Abusive Lending Practices Evident in Dealer-Financed Loans

As American consumers shop for cars, the lack of a transparent process and the various negotiations that occur can make for a confusing and complicated experience. Dealers often take advantage of unsuspecting buyers, according to an April 2011 study from the Center for Responsible Lending (CRL) titled, “Under the Hood: Auto Loan Interest Rate Hikes Inflate Consumer Costs and Loan Losses.”

Loans made through dealerships are prone to markups for which the interest rate might be higher than what the consumer would ordinarily be eligible for. Such markups are known as “dealer reserve” or “dealer participation” and are explained to the consumer as a way to pay the dealer for the time they spend putting together a financing package. 

The markups consist of kickbacks paid to the dealer from a financial institution that eventually purchases the loan. The loan buyer sets a “buy rate,” or interest rate at which they will purchase the loan. The dealer, however, might be allowed to charge a higher rate to the consumer, the proceeds of which the dealer could keep or split with the lender. Consumers—possibly unaware of their own credit qualifications—are unaware of various loan options and simply accept what’s presented to them, rather than what’s in their best interests.

Data collected from 25 auto finance companies and other industry sources indicate the unfortunate consequences for some consumers who partake in such financing:

  • Those who purchase dealer-financed autos will pay more than $25.8 billion through interest-rate markups over the course of the loan, averaging $714 per buyer, or a rate markup of 2.47 percentage points. Even given the recent drop in auto sales from 2007 to 2009, markup volume was up 24% on sales of used cars.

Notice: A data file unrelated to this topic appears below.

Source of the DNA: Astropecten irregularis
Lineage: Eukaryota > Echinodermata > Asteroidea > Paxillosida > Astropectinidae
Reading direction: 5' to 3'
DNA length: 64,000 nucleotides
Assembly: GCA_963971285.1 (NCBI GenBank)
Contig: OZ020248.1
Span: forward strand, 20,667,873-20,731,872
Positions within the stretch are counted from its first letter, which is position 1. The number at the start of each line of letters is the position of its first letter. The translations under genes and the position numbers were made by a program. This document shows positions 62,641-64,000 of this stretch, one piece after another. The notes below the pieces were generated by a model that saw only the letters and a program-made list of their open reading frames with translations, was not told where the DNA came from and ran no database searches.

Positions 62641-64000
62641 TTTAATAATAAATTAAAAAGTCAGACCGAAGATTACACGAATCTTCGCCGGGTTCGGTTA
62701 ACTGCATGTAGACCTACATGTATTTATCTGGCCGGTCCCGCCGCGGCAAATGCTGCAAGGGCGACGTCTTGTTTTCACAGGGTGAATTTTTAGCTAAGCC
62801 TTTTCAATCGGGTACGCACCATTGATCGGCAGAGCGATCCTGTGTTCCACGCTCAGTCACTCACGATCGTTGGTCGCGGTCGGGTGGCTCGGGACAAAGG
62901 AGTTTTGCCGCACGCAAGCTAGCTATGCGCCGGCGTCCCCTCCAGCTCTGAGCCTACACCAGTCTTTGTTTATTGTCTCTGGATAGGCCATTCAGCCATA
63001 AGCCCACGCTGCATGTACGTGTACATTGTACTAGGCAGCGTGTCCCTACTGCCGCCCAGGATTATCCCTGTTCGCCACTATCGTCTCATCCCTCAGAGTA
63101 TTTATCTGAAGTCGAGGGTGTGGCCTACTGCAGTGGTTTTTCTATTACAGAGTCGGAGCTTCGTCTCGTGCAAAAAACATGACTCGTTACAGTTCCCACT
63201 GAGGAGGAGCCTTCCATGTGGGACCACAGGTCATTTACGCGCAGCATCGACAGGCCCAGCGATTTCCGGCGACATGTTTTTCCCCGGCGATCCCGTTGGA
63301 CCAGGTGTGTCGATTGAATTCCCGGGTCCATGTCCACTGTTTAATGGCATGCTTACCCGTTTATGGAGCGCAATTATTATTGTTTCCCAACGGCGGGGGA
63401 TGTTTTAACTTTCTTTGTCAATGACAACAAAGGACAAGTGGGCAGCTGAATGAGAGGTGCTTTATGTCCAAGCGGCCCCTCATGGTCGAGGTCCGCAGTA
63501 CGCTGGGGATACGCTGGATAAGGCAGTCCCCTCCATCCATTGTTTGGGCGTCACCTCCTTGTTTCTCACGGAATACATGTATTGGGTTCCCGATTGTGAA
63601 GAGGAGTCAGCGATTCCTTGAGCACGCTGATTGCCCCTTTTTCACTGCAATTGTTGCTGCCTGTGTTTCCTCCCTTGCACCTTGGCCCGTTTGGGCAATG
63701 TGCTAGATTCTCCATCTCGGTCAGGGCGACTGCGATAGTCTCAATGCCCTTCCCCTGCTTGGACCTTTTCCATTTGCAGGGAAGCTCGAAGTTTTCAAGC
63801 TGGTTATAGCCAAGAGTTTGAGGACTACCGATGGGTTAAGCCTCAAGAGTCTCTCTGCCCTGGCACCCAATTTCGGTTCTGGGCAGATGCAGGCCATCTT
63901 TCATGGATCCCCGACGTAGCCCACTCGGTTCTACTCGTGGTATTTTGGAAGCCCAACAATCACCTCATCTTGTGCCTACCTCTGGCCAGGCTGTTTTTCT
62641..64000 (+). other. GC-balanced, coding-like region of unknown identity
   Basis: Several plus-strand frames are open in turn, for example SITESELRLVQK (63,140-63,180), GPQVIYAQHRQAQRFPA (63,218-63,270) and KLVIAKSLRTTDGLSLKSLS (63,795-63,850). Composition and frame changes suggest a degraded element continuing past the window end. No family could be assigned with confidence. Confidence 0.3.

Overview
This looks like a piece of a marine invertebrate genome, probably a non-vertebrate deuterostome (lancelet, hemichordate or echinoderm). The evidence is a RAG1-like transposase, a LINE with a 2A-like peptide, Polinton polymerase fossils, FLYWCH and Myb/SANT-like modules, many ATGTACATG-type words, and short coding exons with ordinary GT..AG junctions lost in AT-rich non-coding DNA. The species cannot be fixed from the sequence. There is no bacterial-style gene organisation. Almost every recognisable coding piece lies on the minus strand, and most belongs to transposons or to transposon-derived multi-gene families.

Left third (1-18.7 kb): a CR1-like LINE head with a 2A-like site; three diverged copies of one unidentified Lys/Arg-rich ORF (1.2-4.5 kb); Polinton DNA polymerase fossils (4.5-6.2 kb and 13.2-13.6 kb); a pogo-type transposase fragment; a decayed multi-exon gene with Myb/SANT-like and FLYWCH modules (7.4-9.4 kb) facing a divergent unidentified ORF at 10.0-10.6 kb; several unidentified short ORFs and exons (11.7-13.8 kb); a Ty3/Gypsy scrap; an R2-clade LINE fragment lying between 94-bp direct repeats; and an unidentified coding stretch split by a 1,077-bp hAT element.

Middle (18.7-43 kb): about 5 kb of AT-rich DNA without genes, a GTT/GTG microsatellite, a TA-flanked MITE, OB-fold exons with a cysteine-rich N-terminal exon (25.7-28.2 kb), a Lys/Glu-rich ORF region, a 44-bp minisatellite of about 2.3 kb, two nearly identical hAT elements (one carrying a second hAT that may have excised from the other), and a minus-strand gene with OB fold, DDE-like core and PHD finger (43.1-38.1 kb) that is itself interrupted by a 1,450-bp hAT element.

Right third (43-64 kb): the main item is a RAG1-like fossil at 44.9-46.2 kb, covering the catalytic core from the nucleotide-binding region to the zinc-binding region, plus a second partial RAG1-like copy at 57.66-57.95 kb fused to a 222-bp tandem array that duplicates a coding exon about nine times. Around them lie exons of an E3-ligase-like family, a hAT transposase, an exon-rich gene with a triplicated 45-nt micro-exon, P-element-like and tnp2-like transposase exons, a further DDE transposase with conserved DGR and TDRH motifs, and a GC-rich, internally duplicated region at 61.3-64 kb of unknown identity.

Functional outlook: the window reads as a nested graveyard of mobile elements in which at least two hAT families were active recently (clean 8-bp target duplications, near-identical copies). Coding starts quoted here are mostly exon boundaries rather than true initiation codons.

• Those with poorer credit histories will likely experience higher markups. Certain variables create situations in which higher markups will be evident—low credit score, loans with longer terms, used auto loans, and smaller amounts financed. 

Such factors tip off dealers to consumers who could be easy prospects for higher rates. Although some financing might include markup control caps, it would not be uncommon for nearly $1,700 to be attached to a new car loan in the way of additional interest.

  • Rate markups increase the chances for default and vehicle repossession. Subprime borrowers who finance through dealers and experience rate markups face increased odds of 60-day delinquency and eventual repossession, by 12.4% and 33% respectively versus non-markup loans.

Auto dealers insist that increased repossessions are due to poor economic conditions. Repossession rates of dealer-financed loans, however, are twice those of other lenders.

The report also highlights other types of abuses foisted on auto-shopping consumers:

  • Yo-yo scams: A spot delivery or conditional sale is any deal where the financing is not finalized until after the buyer has already taken the vehicle home from the dealership.

The deal becomes a “yo-yo” when the buyer is called back into the dealership and told that the sale cannot be made as agreed. At that point, the buyer is told to either return the car or accept financing at more expensive terms.

  • Loan packing: Various types of aftermarket—or “add-on”—products inflate both the price of the vehicle and the amount financed, increasing the commission for dealers and the finance-and-insurance staff.

The potential for discriminatory lending exists. Research shows African-Americans and Latinos are more likely to be on the receiving end of markups than are whites in similar situations.

To resolve these issues, researchers suggest disconnecting dealer compensation from financing rates. They also say flat fees would be a better option for fairness and consumer understanding, ultimately leading to healthier loans.

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